City cuts 319 jobs, sick political game ensues

The news came out yesterday about how many City employees will be cut in order to help balance Cincinnati’s 2009 budget and better position the 2010 budget which is projected to have a $40 million gap.

319 jobs will be eliminated in total, with 138 of those coming from the police department. That means 319 households across the region that will have to face difficult decisions in the coming weeks about their personal budgets. Potentially 319 people and/or families could be without health insurance. 319 people without the sense of pride one has from going to a job day in and day out knowing that they’re contributing to society.

These are tough losses no doubt, and it’s unfortunate that some individuals and organizations are turning this into a political opportunity. Yes it’s terrible that 138 people from the police department will lose their jobs, but it’s just as terrible that people from the Health, Public Services, Sewers and Water Works departments will lose their jobs as well.

It is easy to focus on public safety when budget time comes around. This is why you so rarely see cuts to police or fire, but often see personnel cuts in other departments. Public safety is after all a core function of government, but it should not be placed on a pedestal like it so often is.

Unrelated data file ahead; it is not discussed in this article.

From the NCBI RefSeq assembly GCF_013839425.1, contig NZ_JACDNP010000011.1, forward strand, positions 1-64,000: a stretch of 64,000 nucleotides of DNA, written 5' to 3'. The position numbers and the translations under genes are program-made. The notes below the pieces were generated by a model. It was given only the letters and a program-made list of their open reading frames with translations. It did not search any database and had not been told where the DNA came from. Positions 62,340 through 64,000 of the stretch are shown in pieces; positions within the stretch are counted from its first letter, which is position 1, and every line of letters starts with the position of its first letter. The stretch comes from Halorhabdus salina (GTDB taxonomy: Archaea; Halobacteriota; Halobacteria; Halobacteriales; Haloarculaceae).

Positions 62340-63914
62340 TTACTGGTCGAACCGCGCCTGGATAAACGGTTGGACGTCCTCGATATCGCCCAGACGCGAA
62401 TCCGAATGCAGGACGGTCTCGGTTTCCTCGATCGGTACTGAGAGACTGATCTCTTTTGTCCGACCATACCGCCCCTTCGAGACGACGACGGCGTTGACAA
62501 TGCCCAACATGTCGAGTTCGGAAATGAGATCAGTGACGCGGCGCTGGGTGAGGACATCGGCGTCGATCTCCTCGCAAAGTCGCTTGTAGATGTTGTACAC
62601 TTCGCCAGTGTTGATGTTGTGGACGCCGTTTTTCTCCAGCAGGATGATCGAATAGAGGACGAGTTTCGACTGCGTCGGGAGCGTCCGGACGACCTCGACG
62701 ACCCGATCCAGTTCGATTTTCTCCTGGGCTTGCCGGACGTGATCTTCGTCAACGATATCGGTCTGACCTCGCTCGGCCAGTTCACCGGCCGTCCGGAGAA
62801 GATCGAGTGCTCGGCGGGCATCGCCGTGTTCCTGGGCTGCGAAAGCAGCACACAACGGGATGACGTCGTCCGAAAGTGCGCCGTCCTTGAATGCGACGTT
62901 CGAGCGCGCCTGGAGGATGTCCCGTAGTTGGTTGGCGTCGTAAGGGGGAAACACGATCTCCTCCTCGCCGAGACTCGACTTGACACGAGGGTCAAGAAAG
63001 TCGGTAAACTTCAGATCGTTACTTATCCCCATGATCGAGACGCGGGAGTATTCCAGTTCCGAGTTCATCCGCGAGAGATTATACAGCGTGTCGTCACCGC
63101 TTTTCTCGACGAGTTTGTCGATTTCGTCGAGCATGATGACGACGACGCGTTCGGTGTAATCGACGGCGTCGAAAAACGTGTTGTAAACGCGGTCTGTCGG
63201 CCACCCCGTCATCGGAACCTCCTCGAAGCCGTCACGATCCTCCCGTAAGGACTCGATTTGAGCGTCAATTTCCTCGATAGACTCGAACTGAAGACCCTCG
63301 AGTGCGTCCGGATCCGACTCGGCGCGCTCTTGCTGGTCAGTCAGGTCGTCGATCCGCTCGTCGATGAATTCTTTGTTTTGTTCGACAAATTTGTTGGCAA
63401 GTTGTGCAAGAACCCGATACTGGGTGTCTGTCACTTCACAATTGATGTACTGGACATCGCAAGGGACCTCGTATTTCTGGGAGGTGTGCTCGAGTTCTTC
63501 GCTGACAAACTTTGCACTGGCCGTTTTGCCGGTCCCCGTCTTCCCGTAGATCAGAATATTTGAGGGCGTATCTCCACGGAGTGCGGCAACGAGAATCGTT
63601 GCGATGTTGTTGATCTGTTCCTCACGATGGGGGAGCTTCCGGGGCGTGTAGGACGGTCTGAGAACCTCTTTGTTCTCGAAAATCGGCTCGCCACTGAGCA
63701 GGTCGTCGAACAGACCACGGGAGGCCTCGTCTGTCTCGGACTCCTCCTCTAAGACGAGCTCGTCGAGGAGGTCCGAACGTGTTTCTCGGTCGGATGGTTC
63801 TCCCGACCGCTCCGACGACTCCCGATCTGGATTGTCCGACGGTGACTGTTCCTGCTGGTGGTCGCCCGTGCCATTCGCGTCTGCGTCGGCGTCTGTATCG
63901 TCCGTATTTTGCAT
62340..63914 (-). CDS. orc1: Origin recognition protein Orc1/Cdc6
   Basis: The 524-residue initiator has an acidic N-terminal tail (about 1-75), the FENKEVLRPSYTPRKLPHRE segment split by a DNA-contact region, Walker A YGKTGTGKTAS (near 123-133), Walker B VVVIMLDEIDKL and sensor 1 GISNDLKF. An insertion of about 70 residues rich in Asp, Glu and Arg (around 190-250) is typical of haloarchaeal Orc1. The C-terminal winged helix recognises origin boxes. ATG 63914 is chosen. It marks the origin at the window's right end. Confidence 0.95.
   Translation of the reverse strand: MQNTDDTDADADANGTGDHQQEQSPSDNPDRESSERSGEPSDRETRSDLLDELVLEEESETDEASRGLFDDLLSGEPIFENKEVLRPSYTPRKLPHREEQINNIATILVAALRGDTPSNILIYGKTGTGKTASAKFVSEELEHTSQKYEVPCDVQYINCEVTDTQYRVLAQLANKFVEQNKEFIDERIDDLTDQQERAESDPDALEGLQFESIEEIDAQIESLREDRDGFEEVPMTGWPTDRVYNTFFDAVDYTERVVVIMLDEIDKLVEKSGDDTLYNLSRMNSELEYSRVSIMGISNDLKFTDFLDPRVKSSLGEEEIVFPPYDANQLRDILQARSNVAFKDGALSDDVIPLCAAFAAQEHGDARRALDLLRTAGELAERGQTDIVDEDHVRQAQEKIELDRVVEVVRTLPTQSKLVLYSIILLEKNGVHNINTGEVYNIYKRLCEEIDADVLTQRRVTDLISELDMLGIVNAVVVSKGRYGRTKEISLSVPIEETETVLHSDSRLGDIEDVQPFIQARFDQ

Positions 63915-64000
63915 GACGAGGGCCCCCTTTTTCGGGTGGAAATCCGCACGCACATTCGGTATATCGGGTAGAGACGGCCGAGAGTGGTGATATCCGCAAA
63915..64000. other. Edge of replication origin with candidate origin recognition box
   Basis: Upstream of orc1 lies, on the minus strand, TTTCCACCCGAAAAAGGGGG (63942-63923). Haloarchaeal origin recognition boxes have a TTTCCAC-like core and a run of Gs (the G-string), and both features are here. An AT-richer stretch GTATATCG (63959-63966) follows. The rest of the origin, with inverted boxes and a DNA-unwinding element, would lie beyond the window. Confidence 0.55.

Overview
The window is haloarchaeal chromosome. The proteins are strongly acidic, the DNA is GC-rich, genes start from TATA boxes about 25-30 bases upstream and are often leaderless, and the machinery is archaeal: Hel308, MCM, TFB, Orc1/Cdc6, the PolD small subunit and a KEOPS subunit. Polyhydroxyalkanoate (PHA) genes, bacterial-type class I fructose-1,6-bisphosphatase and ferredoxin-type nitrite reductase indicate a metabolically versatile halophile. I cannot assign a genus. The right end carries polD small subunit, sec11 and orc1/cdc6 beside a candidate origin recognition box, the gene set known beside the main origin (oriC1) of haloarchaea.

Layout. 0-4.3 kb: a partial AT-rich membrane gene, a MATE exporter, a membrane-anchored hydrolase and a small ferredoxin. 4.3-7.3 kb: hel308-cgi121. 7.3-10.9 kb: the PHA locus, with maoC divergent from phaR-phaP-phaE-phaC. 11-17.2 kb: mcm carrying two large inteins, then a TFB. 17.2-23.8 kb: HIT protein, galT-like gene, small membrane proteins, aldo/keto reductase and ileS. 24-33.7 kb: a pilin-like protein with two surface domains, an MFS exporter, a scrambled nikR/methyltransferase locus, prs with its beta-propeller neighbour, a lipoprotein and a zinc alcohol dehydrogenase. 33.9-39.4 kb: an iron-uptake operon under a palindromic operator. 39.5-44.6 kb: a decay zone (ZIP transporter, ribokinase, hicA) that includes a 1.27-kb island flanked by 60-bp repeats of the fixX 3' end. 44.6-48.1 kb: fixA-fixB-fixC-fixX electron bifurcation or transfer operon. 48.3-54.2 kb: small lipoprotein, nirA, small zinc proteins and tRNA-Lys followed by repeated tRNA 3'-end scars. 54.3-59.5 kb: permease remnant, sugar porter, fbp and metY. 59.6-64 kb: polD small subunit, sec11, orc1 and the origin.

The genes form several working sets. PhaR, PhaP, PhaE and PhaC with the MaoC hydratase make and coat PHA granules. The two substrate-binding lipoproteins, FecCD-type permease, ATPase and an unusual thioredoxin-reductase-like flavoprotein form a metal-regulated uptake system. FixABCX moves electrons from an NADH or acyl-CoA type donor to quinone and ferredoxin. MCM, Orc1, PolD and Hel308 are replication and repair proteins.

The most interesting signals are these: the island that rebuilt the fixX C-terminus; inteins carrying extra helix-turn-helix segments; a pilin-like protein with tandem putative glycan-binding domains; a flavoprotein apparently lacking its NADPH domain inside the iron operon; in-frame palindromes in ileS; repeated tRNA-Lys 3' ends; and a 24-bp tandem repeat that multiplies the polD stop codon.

These are tough times for our city, our state, our region and our country. We need to take a step back and figure out where we are, where we want to go and how we plan on getting there. We need to do so in a reasonable way that isn’t trying to score political points, but rather looks at the issues for what they are and discusses them in a productive way. We need to grow our revenue streams while we reduce our expenditures. Cincinnati needs to position itself to come out of this recession strong.

By Randy A. Simes

Randy is an award-winning urban planner who founded UrbanCincy in May 2007. He grew up on Cincinnati’s west side in Covedale, and graduated from the University of Cincinnati’s nationally acclaimed School of Planning in June 2009. In addition to maintaining ownership and serving as the managing editor for UrbanCincy, Randy has worked professionally as a planning consultant throughout the United States, Korea and the Middle East. After brief stints in Atlanta and Chicago, he currently lives in the Daechi neighborhood of Seoul’s Gangnam district.